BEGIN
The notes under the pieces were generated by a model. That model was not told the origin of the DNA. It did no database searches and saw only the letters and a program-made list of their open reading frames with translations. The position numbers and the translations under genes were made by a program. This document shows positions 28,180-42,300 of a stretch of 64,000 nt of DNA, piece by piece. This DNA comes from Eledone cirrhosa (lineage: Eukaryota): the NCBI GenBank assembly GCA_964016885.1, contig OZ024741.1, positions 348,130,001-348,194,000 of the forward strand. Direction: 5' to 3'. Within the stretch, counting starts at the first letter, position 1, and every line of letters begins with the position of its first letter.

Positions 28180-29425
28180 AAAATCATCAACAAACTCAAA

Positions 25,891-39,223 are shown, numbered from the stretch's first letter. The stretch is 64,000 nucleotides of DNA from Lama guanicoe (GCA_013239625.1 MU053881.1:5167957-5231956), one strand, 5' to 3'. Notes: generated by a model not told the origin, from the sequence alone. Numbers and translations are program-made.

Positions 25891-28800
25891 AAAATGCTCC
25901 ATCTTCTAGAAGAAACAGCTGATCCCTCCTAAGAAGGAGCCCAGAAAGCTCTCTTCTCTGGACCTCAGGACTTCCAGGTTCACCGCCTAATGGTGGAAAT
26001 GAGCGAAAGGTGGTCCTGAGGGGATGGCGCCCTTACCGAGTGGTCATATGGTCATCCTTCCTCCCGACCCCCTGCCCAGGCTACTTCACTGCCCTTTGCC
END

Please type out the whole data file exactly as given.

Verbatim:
The notes under the pieces were generated by a model. That model was not told the origin of the DNA. It did no database searches and saw only the letters and a program-made list of their open reading frames with translations. The position numbers and the translations under genes were made by a program. This document shows positions 28,180-42,300 of a stretch of 64,000 nt of DNA, piece by piece. This DNA comes from Eledone cirrhosa (lineage: Eukaryota): the NCBI GenBank assembly GCA_964016885.1, contig OZ024741.1, positions 348,130,001-348,194,000 of the forward strand. Direction: 5' to 3'. Within the stretch, counting starts at the first letter, position 1, and every line of letters begins with the position of its first letter.

Positions 28180-29425
28180 AAAATCATCAACAAACTCAAA

Positions 25,891-39,223 are shown, numbered from the stretch's first letter. The stretch is 64,000 nucleotides of DNA from Lama guanicoe (GCA_013239625.1 MU053881.1:5167957-5231956), one strand, 5' to 3'. Notes: generated by a model not told the origin, from the sequence alone. Numbers and translations are program-made.

Positions 25891-28800
25891 AAAATGCTCC
25901 ATCTTCTAGAAGAAACAGCTGATCCCTCCTAAGAAGGAGCCCAGAAAGCTCTCTTCTCTGGACCTCAGGACTTCCAGGTTCACCGCCTAATGGTGGAAAT
26001 GAGCGAAAGGTGGTCCTGAGGGGATGGCGCCCTTACCGAGTGGTCATATGGTCATCCTTCCTCCCGACCCCCTGCCCAGGCTACTTCACTGCCCTTTGCC